Dogs In History: Terry, The Wonderful Dog From Oz

You’re probably thinking that a celebrity dog does not really qualify to be considered as an important dog in history. After all, what kind of contribution did they give? Well, they may not have been contributors to science or major historical events, but they did make families happy while watching the films together, which is honestly, not a bad contribution.

We’re here to talk about the story of a dog that captured the hearts of many and became an instant celebrity, Terry. The Cairn Terrier pup-tress is one of the most prolific dog actors of all time, but she never actually got credit for most of her films.

Terry was born in Altadena, California in 1933, in the midst of the Great Depression. Her owners began training her after her anxiety led to one too many accidents inside the home. They then eventually asked the legendary trainer Carl Spitz to coach her.  He used an innovative technique of silent hand signals specifically made to direct dogs on film sets. Spitz also started the Hollywood Dog Training School in 1927, which, amazingly, still exists today.

Terry gained her fame when she was first seen as Dorothy Gale’s trusty friend Toto in the 1939 Hollywood classic, The Wizard of Oz. The film was based on Frank L. Baum’s iconic book The Wonderful Wizard of Oz. In the film set, Terry was well loved by everyone, including Judy Garland herself!

Back in 1939, there was no CGI. So, Terry did her own stunts and excelled at all the “direction” that was given her – from listening intently to Judy as she sang or to withstanding three wind machines mimicking a tornado. The set was surrounded by people in massive costumes, but that didn’t seem to faze Terry at all.

toto-wonderful world of oz

According to an article in American Girl Magazine in March 1940: “The hardest thing this little dog ever had to do was during the drawbridge scene in the Wizard of Oz, when she was chased by the huge Winkie guards of the Wicked Witch. Toto had to come running out of the castle and was trying to cross the drawbridge. She had almost reached the middle when the drawbridge was pulled straight up. The only safety Toto had was by clutching the edge of the bridge with her little paws and balancing herself thirty feet in the air. One of a dog’s greatest fears is the fear of falling, so it took a great deal of courage to follow her master’s orders that time.”

She was generally safe throughout the film, but there was, however, one incident that put Terry in danger. While shooting. One of the large Winkie guards accidentally stepped on her foot, breaking it.

The silver lining to this was that she spent the entirety of her two-week recovery at Garland’s residence. After those two weeks, Terry returned to the set to resume production. She was truly a  trooper!

Judy Garland developed such a close attachment to her that resulted in her wanting to adopt Terry, but to her disappointment, Spitz refused.

Something you might find absolutely mind blowing is that Terry was paid more than the munchkins and other actors. On the film’s set, Terry earned a lucrative salary of 125 dollars per week. It was more than many human actors in the film, munchkins, and other townsfolk got. It was also more than what most working Americans, at the time and now, received as salary.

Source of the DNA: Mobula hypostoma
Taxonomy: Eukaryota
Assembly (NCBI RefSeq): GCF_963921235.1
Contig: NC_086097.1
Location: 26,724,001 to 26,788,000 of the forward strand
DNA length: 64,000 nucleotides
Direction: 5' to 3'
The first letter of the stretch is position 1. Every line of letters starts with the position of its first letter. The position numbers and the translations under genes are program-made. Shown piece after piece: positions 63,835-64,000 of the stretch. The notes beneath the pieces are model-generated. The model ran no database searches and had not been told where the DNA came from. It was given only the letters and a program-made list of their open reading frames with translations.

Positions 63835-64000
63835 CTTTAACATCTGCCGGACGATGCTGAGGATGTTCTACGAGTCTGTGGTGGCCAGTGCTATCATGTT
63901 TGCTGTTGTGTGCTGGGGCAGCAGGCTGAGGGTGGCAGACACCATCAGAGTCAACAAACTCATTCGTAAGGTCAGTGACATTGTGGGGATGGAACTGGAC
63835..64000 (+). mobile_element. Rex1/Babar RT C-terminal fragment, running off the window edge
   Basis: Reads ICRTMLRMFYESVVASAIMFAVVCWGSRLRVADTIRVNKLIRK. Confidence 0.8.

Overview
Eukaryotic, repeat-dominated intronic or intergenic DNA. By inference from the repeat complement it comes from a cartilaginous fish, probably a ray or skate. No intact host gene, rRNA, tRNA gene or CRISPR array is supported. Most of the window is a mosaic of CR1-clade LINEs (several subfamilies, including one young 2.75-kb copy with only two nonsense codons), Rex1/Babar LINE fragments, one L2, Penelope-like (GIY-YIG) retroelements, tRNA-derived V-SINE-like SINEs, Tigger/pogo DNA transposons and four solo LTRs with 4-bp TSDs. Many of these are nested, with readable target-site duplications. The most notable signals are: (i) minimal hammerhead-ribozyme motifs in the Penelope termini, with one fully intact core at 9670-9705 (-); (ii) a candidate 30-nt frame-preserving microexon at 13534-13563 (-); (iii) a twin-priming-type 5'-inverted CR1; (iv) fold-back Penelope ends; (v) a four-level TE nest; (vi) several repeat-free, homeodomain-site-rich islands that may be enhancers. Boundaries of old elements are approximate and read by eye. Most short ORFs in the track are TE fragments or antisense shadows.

By the end of the film, Terry became a celebrity dog. They were calling Terry by her name in the film, Toto. At that point, Spitz decided the only thing to do was to officially change Terry’s name. In 1942, they changed it, and from then on she was known as Toto.

Terry as Toto was so popular and well loved that everyone was so delighted when she attended the 1939 premiere of the film at Grauman’s Chinese Theater in Hollywood.

She became a mother to another movie Cairn terrier named Rommy — who appeared in other films including Reap the Wild Wind (1942) and Air Force (1943).

Terry then proceeded to star in several films. Terry appeared in the 1934 Bright Eyes with Shirley Temple, and the 1942 Tortilla Flat with Spencer Tracy. She was also reunited with Oz director Victor Fleming and Frank Morgan. Terry’s final film role was in Easy to Look At, released three weeks before her death. Her penultimate film, Adventures of Rusty, was released posthumously just five days after her death. She was uncredited in both films and only ever received credit for Oz.

She lived comfortably in the Spitz household on Riverside Drive until the autumn of 1945 when she crossed the rainbow bridge at the age of 12. The Spitz family buried Toto in their backyard, never thinking that one day they would have to leave her behind.

In 1958, the Ventura Freeway was being built and the Spitz family were forced to find a new location, eventually buying a kennel property that belonged to Rudd Weatherwax (trainer of Lassie) — the location on Vanowen in North Hollywood where the Hollywood Dog Training School is still located. With a heavy heart, the family moved, having to leave behind Toto and the remains of other dogs buried in their pet cemetery.

Today, if you ever want to visit Toto, there is a permanent memorial for her and was dedicated at the Hollywood Forever Cemetery in Los Angeles. There’s also an autobiography that you can read to know more about her entitled “I, Toto: The Autobiography of Terry, The Dog Who Was Toto.”

It’s honestly quite amazing how many dogs like Toto became a part of our childhood and lives and we didn’t even know their names and stories. You’d be surprised at the number of films you watched in your life that had these lovable furry friends in them.

We hope that this brought you back in time or gave you something new to check out! There are lots of movies with and about dogs in history waiting to be watched.

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